Brexit: the week ahead
Theresa May faces a tough week ahead, to follow the tough week last week.
Theresa May will wake up on Monday morning to face the toughest week of her leadership since the last one.
If she was expecting some respite from the brutal world of Westminster politics she is likely to be very much mistaken.
With Tory MPs and even allegedly ministers plotting her downfall and the abandonment of her withdrawal agreement, the next few days could be very hairy indeed.
Here’s what will, and what could, happen in the next week:
Mrs May’s internal party opponents need to convince 48 MPs, 15% of the parliamentary party, to send letters of no confidence to 1922 Committee chairman Sir Graham Brady to force a vote on her leadership.
He has either received them, is close to receiving them, or is nowhere near close to receiving them, depending on who you believe. Only Sir Graham knows for sure and he has not even confided in his own wife.
– New leader?
No. If there is a confidence vote and if Mrs May does not win it the subsequent leadership election, which she could not contest, would take up to 12 weeks to run.
– Resignation watch
A group of Cabinet ministers who declined to follow Brexit secretary Dominic Raab and work and pensions secretary Esther McVey out of Government in protest last week are said to be conspiring to force the Prime Minister to seek last minute changes to her withdrawal agreement.
Today, I have resigned as Brexit Secretary. I cannot in good conscience support the terms proposed for our deal with the EU. Here is my letter to the PM explaining my reasons, and my enduring respect for her. pic.twitter.com/tf5CUZnnUz— Dominic Raab (@DominicRaab) November 15, 2018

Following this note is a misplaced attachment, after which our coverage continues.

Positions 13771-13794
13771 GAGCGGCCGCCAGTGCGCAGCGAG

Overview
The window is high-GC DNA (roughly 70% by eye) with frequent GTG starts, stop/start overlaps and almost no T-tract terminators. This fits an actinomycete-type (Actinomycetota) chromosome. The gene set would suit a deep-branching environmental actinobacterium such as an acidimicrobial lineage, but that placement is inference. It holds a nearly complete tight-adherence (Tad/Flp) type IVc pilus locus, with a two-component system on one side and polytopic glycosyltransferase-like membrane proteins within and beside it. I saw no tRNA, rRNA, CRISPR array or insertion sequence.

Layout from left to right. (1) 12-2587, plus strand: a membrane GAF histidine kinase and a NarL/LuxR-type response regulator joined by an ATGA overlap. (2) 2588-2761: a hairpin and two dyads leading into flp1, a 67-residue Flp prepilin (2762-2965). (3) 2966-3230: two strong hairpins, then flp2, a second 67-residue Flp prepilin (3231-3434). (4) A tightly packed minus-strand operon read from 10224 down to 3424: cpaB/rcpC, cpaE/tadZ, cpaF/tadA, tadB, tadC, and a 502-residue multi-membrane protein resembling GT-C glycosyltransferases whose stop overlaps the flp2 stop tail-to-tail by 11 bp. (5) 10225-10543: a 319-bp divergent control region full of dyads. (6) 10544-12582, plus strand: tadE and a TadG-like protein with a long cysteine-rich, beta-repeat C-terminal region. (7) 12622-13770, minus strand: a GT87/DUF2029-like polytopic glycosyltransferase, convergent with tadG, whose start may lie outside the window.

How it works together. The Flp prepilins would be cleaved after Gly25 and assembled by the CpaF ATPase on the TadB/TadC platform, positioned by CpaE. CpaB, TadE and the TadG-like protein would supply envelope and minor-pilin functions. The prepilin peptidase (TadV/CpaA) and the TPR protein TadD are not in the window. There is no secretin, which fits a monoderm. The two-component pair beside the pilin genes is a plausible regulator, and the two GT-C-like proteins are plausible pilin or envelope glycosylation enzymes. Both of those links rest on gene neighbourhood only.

Given it has taken two years to hammer out an agreement and that the EU has said it is their final offer, their delayed departures could be more likely. That could alter the timing and quantity of any no confidence letters hurtling towards Sir Graham’s office.
– European Council
With the Cabinet, reluctantly in places, giving the green light to Britain’s Brexit blueprint, it cleared the way for the special Brexit summit in Brussels on Sunday.
The November 25 event will see Leaders of the remaining 27 EU states asked to put their stamp on the document, and the agreement will then be sent for ratification to both the Westminster Parliament and the European Parliament.
– Brussels to-and-fro
Before the November summit date, an agreement will also have to be reached on the political declaration, published on Wednesday, on future relations – which is currently an outline and due to become a full future framework.
Delighted to accept role at DExEU. We now need to keep up the momentum to finalise the Withdrawal Agreement & outline political declaration & deliver a Brexit that works for the whole UK. Looking forward to working with a talented team of ministers & officials to do just that. https://t.co/3KSUI0Xe2I— Steve Barclay MP (@SteveBarclay) November 16, 2018
Mrs May revealed that she is to visit Brussels this week for talks with senior figures including Jean-Claude Juncker, the president of the European Commission.
– But first…
Ministers from the EU27 ministers will meet for the General Affairs Council in Brussels on Monday to discuss the draft Brexit agreement.
– Closer to home
Mrs May will chair a meeting of her new look Cabinet on Tuesday, the first to be held after the departure of Brexit secretary Dominic Raab and work and pensions secretary Esther McVey. It will be a welcome back for new DWP boss Amber Rudd and Stephen Barclay, who steps into the Brexit firing line – albeit in a reduced, domestic capacity.
– Sparks could fly
Mrs May will face Prime Minister’s Questions on Wednesday. It could mean some tough questions from both the opposition and within her own ranks.